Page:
Search Images Maps Play YouTube News Gmail Drive More »
Sign in
Screen reader users: click this link for accessible mode. Accessible mode has the same essential features but works better with your reader.

Patents

  1. Advanced Patent Search
Publication numberUS1982445 A
Publication typeGrant
Publication dateNov 27, 1934
Filing dateJan 8, 1932
Priority dateJan 8, 1932
Publication numberUS 1982445 A, US 1982445A, US-A-1982445, US1982445 A, US1982445A
InventorsMiquelon Pantaleon E
Original AssigneeUniversal Products Co
Export CitationBiBTeX, EndNote, RefMan
External Links: USPTO, USPTO Assignment, Espacenet
Boot
US 1982445 A
Abstract  available in
Images(1)
Previous page
Next page
Claims  available in
Description  (OCR text may contain errors)

Nov. 27, 1934. P. E. MIQUELON BOOT Filed Jan. 8, 1932 a A E INVENTOR ParzfilonZ/Vz'yuqion Patented-Nov. 27, 1934 BOOT Pantaleon E. Miquelon, pea-tom. Mich, ml to Universal Products 00., a corporation of Delaware Application January 8, 1932, Serial No. 585,532

4 Claims. (CI. 64-89) My invention relates to improvements in boots used as a covering at the point of joinder of the propeller shaft housing and universal joint housing in automotive vehicles. These boots are for the purpose of retaining a lubricant such as grease which is packed about the parts at the point where the propeller shaft is joined to the universal joint and must be of a flexible character and are generally made of leather such as elk skin or the like, and act in addition to retaining the lubricant, as a seal against dirt, dust and other destructive elements.

The boots deteriorate and wear out rapidly in use due to the action of grease and constant flexing and require replacement many times-during the life of the automotive vehicle.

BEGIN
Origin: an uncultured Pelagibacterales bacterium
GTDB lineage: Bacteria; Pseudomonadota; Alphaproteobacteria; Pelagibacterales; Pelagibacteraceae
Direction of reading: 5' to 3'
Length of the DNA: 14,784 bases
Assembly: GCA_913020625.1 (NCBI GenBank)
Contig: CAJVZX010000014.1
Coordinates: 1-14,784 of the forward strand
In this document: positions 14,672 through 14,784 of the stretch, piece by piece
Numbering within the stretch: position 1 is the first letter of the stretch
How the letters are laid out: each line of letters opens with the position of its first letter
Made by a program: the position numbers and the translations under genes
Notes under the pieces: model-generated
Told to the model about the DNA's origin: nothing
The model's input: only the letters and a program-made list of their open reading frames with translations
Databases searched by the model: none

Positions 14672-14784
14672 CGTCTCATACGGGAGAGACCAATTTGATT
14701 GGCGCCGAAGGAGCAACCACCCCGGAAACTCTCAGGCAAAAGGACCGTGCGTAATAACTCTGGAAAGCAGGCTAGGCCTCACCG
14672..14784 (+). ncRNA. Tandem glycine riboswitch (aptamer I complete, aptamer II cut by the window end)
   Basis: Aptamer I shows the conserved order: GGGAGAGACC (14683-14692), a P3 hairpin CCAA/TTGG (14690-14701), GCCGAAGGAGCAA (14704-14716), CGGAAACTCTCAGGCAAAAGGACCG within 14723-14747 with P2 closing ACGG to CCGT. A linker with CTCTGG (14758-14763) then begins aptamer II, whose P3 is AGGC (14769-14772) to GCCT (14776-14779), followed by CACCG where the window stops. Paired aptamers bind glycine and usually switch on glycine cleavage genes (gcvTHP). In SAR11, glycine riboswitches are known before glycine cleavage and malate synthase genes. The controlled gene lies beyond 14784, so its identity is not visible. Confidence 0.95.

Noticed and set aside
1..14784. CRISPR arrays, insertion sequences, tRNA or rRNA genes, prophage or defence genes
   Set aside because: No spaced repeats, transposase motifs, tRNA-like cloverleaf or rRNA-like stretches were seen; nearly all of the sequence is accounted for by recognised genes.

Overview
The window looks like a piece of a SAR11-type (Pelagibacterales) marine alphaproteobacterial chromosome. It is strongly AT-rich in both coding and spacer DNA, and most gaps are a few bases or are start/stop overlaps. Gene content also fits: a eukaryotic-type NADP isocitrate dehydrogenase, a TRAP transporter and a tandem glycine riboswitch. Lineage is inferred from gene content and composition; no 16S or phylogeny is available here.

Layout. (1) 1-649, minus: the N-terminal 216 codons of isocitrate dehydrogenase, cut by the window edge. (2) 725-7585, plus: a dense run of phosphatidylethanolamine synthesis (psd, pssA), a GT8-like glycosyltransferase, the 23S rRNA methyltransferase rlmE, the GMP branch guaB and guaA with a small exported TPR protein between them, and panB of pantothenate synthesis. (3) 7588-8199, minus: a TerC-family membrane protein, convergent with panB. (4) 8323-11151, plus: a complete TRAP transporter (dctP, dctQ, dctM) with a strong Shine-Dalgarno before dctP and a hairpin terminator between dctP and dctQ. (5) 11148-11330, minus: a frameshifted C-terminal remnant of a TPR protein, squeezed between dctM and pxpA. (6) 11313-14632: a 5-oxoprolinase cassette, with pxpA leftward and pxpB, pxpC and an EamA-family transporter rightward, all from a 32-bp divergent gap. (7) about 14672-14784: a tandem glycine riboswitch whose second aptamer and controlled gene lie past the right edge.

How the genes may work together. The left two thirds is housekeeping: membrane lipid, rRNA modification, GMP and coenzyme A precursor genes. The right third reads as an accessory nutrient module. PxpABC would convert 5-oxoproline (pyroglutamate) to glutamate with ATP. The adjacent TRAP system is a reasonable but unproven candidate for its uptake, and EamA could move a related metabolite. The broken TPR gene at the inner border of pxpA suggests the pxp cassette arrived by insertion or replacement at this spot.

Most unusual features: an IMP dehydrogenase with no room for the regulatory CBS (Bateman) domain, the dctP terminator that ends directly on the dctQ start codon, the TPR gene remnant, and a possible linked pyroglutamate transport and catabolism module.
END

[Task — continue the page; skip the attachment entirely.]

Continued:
The present known types of boots are awkward to assemble and fasten in place on the propeller shaft and universal joint housings and due to their construction, add greatly to the time required to effect a replacement, which consequently adds to the cost of the service.

The principal object of my invention is to provide a replacement boot of the character described, which will be strong and durable and be suitably reinforced at the points of maximum strainand wear, which are also economical and inexpensive to manufacture and which maybe easily and quickly mounted and fastened in position for use and readily removed when replacement is necessary.

The boot of my invention further provides a seal against leakage of lubricant and ingress of dirt, dust or other objectionable foreign elements. Other objects and advantages of my invention will'become apparent through a reading .of the following detailed description and accompanying drawing, in which Figure 1 is a plan view of the inner side of the improved boot of my invention.

Figure 2 is an enlarged persepective view of my improved boot as. it appears when partially in assembled position illustrating the manner of overlapping the ends as they are joined together.

Figure 3 is an enlarged fragmentary detail view illustrating the reinforcement flap bearing the fastening devices, and

Figure 4 is an enlarged perspective view of the means employed to assemble the boot'bf my in- 50 vention about the propeller shaft housing and universal joint housing. 7

Referring now to the drawing in detail, in whichv like numerals designate like parts throughout the several views, I have illustrated in Figure 1, a view of theinner side of the boot 6, which is of elk skin or any other leather or suitable material, this view best illustrating the manner in which the boot is made and reinforced. The side edges '7 and 8 respectively, of the boot are folded over to form reinforcing flaps which are stitched in go folded position at 9 and 10 respectively, a spaced distance from each side edge, thus forming an edge of double strength. The inturned flaps I and 8 extend inwardly a considerable space from the side edges to prevent tearing of the stitched g5 seams and to insure their lying in flattened position entirely under the point at which the attaching band clamps are to be-applied. It will be noted that the boot is arcuately shaped so that the upper side edge 7 will be longer and have a larger diametenwhen the boot is wrapped and assembled in position, than the lower side edge 8. The longer end which is bounded by the reinforced edge I of the boot, is adapted to surround and closely fit the universal joint housing 11 of 7 the automotive vehicle which is generally larger than the end of the propeller shaft housing 12 around which the lower reinforced edge 8 of the boot is adapted to closely fit.